Post-Processing and Analysis
Following the acquisition phase, the point cloud data was then imported into post-processing software, LiDAR360. The software contains toolsets for efficiently viewing and manipulating point cloud data and offers modules for specific applications such as topographic modeling, forestry and in this case, power line analysis.
The Power Line module provides machine-learning algorithms for automatically classifying ground, transmission towers, power lines, buildings, and vegetation. It is possible to simulate the influence of environmental variabilities along the corridor. It can also detect a range of user-defined hazardous points, such as vegetation overgrowth and tree fall, after which will be included in a self-generated inspection report. The client defined the hazard threshold as seen below.
Safe Distance Threshold
|Potential Hazard||Horizontal Distance (m)||Vertical Distance (m)|
The workflow for generating the aforementioned results firstly requires the user to determine the basic settings and detection parameter settings. Basic settings include working directory, target coordinate system and point cloud coordinate system. Detection parameter settings include category settings and voltage level settings. Once the parameters are set, the user may start tower editing. Functions are included for adding transmission towers sequentially.
After editing the transmission towers, the file can then be saved. The next step is to generate a training dataset for automatically classifying power line, transmission tower, vegetation and other objects, if applicable. To do this, activate the Profile tool in order to select an area of interest and in the pop-up window, set the target class.
The selection tools within the Profile toolbar allow the user to set power line and tower target classes. As to the training samples of ground points and vegetation points, users can use the Classify Ground tool (previously used to generate training samples). After this, users may generate the training file. Accuracy will continue to improve based on the richness of the training datasets.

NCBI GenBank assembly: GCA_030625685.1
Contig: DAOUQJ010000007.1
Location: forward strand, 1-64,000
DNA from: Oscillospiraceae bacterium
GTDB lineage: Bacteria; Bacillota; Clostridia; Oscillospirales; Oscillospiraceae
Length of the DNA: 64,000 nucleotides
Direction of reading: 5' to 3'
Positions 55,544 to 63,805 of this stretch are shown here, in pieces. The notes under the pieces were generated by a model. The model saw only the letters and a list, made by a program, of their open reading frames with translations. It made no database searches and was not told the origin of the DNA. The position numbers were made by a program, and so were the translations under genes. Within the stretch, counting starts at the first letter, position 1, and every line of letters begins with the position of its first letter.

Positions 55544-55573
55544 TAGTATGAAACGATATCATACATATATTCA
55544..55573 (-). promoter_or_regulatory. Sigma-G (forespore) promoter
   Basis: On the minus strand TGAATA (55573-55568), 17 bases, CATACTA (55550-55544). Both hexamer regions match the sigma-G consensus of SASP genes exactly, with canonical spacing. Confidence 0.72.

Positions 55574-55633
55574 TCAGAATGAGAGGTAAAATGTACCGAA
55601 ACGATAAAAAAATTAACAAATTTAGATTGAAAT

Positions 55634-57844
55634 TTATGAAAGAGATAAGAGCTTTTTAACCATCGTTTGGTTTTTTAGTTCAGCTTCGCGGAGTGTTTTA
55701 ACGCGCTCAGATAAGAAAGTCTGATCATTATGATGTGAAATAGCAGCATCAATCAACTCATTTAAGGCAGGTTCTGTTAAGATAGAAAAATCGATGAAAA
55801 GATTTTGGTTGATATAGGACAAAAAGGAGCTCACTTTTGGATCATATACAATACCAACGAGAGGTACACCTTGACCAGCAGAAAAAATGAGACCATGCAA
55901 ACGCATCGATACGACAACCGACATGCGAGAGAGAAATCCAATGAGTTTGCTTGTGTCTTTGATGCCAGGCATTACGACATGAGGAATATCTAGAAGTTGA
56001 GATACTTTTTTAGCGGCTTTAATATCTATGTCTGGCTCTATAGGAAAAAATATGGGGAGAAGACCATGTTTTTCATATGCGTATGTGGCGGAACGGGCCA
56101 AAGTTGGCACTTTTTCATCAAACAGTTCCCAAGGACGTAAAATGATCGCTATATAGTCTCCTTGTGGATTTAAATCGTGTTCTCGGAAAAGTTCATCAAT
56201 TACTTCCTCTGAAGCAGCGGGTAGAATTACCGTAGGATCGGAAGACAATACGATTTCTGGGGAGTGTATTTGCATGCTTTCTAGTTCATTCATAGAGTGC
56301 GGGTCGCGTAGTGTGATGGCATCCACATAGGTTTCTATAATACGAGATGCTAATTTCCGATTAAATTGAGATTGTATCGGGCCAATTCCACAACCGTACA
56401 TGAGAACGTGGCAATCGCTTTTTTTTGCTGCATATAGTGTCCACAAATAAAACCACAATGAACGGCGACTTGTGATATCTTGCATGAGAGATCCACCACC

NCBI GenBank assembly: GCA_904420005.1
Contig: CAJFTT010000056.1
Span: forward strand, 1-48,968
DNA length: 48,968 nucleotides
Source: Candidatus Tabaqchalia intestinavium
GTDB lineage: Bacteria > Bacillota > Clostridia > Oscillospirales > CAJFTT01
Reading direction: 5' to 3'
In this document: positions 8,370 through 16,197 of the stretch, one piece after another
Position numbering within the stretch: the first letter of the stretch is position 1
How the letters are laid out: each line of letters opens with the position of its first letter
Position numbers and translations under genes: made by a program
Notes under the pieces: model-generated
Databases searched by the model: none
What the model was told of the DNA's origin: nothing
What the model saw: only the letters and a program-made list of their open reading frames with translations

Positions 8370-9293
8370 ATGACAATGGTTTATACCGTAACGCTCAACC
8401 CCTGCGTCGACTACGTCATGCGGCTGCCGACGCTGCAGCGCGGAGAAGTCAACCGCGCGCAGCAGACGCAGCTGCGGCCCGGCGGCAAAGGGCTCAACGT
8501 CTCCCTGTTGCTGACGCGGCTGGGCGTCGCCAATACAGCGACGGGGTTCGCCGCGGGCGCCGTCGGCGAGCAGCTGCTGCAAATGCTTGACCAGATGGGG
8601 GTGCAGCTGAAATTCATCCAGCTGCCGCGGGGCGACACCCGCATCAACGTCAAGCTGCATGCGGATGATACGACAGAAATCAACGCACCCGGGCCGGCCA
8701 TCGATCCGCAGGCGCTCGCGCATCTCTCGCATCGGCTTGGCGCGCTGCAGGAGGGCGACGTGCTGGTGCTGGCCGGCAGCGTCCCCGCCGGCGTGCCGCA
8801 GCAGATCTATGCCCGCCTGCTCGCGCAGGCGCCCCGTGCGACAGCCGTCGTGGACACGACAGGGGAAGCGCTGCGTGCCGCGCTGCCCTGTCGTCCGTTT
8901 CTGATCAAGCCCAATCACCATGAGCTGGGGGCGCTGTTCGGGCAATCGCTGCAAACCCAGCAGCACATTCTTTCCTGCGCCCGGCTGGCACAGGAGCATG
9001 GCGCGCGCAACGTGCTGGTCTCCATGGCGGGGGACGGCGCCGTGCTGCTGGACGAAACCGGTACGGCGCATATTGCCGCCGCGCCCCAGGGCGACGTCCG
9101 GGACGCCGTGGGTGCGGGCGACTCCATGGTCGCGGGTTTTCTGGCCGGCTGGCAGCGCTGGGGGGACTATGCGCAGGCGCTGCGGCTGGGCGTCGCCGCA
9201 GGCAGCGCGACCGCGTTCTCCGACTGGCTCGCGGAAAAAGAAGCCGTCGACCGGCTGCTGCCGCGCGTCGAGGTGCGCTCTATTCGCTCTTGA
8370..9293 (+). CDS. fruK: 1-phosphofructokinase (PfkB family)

After collecting the training samples, the next step is to clip and classify point cloud data into tower, power line, ground points, noise and unclassified data according to the tower file and training samples. Here users can use different colors denoting features i.e. blue - towers, yellow – power line, red – outliers and green – mid-height vegetation.
After processing, the Lidar data will be divided into several separate files, each of which represents the point cloud of a powerline segment. From here, users may further examine the results and manually correct the results if there are any errors.
The final step is to automatically detect hazardous points and generate a user report in order to review and assess both the current clearance violations and simulate the imminent risks. From here, field teams can now clear hazardous areas more efficiently and effectively.
The parameters (which include default values) include:
Detecting clearance danger points according to the user-defined, ‘safe distance’ threshold. These include minimum distance, safe distance, cluster threshold and maximum cluster range.
Tree Growth: Detecting hazardous points caused by tree growth. These include yearly growth, growth rate (meters/year) and growth rate for both bamboo and eucalyptus.
Render Image: Rendering images of both front and aerial views, in both width and height.
Generate Report: Reporting and analysis including details such as power line ID, voltage, point cloud coordinates and target coordinates.
Tree Fall: Detecting the location of hazardous area caused by falling trees.
Cross Powerline: Detecting intersecting power lines which includes the safety distance threshold.